Blade Nzimande to meet Solidarity over planned Afrikaans tertiary institution
Johannesburg - Higher Education Minister Blade Nzimande said on Monday he has received a letter from civil society group Solidarity requesting a meeting to discuss matters relating to the planned Sol-Tech College.
"I am looking forward to meeting and engaging with them and any other institution on matters relating to higher education and training," Nzimande said.
He revealed this in a written response to a Parliamentary question from Freedom Front Plus MP Wynand Johannes Boshoff.
Boshoff had asked if Nzimande had received an invitation from the Solidarity Movement to discuss their activities in the sphere of higher education and vocational training, and whether he was prepared to meet them on the matter.
The reports on the planned Afrikaans tertiary institution caused a stir in some quarters with some viewing it as racism in disguise and a move to exclude people on the basis of race.
Asked if he has found that the use of Afrikaans as a medium of instruction was a transgression of the Bill of Rights, Nzimande said he welcomed the explanation and clarity provided by Solidarity in their letter that Sol-Tech as a private college was fully committed to the constitution and all legislative frameworks pertaining to education and training in the country, and as such, rejects all forms of discrimination based on race.
"My ministry will engage with them further as we have an obligation to make sure that no South African is denied access to any educational institution in the country based on race, language or culture.”
Nzimande also said his department acknowledged and upheld Afrikaans as one of the 11 official languages, which was duly protected by the constitution.
"However, any form of discrimination or exclusionary practice based on language will not be tolerated as it goes against the spirit of the Constitution and the imperatives of social cohesion and nation building.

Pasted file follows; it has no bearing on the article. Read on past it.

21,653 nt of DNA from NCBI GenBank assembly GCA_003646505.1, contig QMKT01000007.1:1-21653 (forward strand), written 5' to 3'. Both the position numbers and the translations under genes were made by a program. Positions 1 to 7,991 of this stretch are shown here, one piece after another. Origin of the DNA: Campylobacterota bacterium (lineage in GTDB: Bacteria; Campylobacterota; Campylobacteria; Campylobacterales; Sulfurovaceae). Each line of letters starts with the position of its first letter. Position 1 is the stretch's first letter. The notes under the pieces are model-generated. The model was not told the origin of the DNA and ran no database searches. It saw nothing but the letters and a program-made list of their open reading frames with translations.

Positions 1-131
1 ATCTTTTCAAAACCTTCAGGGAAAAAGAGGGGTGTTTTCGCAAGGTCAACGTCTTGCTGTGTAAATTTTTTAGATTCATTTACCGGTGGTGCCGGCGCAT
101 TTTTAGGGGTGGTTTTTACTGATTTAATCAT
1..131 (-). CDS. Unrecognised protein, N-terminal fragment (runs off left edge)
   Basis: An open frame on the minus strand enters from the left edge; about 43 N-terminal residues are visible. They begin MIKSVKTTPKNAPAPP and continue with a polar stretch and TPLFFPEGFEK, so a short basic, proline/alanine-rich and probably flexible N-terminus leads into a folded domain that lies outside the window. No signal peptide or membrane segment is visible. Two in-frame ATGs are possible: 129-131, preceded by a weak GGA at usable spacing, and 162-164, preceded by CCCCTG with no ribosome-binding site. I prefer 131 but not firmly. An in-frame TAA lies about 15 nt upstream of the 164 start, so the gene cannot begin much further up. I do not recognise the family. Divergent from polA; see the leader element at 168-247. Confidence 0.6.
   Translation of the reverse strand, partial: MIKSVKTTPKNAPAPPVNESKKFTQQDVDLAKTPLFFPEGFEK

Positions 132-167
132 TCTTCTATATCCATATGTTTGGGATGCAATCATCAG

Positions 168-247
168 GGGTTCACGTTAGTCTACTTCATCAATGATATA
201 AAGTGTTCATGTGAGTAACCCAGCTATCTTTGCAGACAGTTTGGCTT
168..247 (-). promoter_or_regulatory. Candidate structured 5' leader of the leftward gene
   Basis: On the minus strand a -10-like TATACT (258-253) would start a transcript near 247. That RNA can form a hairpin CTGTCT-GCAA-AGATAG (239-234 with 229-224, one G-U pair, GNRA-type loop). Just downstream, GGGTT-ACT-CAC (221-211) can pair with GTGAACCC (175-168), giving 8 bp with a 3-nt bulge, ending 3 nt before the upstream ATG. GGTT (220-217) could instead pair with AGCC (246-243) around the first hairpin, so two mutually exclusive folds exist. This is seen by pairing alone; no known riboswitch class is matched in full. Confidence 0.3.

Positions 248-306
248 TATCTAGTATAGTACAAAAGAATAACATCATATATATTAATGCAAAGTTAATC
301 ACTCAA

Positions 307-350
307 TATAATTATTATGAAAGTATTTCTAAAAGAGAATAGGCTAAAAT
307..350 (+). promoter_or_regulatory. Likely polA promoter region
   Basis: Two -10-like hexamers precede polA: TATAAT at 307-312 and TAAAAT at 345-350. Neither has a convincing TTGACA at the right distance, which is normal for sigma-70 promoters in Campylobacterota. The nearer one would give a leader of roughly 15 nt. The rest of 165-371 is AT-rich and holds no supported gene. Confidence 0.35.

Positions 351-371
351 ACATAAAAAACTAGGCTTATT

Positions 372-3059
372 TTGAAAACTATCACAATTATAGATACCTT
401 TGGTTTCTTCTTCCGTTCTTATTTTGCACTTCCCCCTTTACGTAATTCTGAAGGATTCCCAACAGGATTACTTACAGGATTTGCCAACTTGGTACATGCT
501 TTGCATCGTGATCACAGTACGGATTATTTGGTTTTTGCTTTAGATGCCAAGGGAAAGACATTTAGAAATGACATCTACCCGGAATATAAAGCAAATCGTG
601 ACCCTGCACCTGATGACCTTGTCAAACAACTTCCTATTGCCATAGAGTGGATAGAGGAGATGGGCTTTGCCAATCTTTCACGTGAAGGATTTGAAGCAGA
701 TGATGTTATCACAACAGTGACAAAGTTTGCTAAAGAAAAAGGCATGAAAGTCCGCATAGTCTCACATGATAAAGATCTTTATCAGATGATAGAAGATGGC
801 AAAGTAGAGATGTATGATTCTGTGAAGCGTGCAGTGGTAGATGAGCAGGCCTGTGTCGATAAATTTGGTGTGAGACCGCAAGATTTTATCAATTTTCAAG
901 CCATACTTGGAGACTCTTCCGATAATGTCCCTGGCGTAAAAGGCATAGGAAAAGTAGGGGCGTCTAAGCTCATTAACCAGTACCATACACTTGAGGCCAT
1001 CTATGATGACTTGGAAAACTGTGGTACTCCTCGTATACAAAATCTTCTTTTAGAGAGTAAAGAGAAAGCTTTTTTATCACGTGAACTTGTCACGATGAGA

"The department’s position is very clear and consistent over the years that in post-apartheid South Africa we will no longer have exclusive Afrikaans, Zulu or Xhosa institutions, but rather institutions, which are open to all South Africans that upholds the values of our Constitution," he said.
In another written response earlier this month, Nzimande said all South African universities were currently public higher education institutions.
"Public higher education institutions must be accessible to a wide range of diverse students," he said when he was asked if it was government’s policy to permit one university campus to be predominantly Afrikaans speaking.
"Within the South African context universities have developed language policies, in line with the policy on languages in higher education, and have moved away from Afrikaans only language institutions/ campuses toward utilising English as the main language of instruction, and at the same time fostering multilingual environments that include a range of other languages, in terms of, for example, campus signage, social usage and formal usage at university arranged events."
Nzimande had said such a move has been tested in the Constitutional Court and has been found to be in line with the constitution.
"Government supports these language policy movements, however it does not set the policy at the institutional level."
He also said an institution could implement a language policy that allowed for dual mediums of instruction in terms of the policy.
"However, they may not implement policy that results in language being a barrier to access and success for students.
"Private higher education institutions must also uphold the constitution and implement language policies that do not act as barriers to access and success."